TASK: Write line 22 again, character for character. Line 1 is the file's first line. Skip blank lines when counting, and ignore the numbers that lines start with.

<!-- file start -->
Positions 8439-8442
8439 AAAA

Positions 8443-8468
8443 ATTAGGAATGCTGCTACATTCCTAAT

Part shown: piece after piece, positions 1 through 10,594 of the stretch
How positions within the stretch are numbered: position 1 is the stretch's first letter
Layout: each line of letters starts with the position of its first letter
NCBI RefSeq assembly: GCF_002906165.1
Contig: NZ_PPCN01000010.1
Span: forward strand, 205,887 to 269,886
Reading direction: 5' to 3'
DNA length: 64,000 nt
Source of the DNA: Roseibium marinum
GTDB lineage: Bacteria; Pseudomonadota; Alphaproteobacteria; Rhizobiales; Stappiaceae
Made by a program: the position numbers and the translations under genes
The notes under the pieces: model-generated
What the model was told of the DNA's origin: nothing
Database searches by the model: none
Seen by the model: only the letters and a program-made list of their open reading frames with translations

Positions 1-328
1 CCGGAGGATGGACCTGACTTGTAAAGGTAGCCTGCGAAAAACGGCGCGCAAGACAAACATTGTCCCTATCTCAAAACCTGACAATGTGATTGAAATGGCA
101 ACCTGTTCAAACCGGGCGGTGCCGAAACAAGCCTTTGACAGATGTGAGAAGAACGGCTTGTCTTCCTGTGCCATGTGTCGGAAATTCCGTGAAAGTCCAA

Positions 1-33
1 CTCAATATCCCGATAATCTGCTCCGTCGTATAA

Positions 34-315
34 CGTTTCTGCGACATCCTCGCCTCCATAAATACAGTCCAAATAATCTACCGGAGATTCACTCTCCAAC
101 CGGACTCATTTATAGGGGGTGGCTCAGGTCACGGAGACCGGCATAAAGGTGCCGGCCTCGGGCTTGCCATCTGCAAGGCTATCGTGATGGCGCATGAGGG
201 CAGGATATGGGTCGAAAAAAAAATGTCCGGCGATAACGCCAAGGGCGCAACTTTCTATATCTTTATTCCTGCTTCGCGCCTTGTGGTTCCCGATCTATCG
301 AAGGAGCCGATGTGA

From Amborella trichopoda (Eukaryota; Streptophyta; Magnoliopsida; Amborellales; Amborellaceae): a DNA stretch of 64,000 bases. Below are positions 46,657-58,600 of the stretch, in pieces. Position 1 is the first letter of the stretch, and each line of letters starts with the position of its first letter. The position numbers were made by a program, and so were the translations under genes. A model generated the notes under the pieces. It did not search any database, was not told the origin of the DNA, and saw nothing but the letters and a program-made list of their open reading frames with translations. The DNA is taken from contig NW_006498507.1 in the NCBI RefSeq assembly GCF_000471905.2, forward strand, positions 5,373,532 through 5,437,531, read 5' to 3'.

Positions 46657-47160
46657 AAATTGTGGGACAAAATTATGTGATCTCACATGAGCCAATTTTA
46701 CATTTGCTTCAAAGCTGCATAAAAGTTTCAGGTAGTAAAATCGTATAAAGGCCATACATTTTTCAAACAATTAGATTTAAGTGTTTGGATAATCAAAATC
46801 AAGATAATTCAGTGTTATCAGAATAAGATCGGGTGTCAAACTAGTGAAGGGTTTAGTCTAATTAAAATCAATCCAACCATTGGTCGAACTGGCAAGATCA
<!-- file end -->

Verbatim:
101 ACCTGTTCAAACCGGGCGGTGCCGAAACAAGCCTTTGACAGATGTGAGAAGAACGGCTTGTCTTCCTGTGCCATGTGTCGGAAATTCCGTGAAAGTCCAA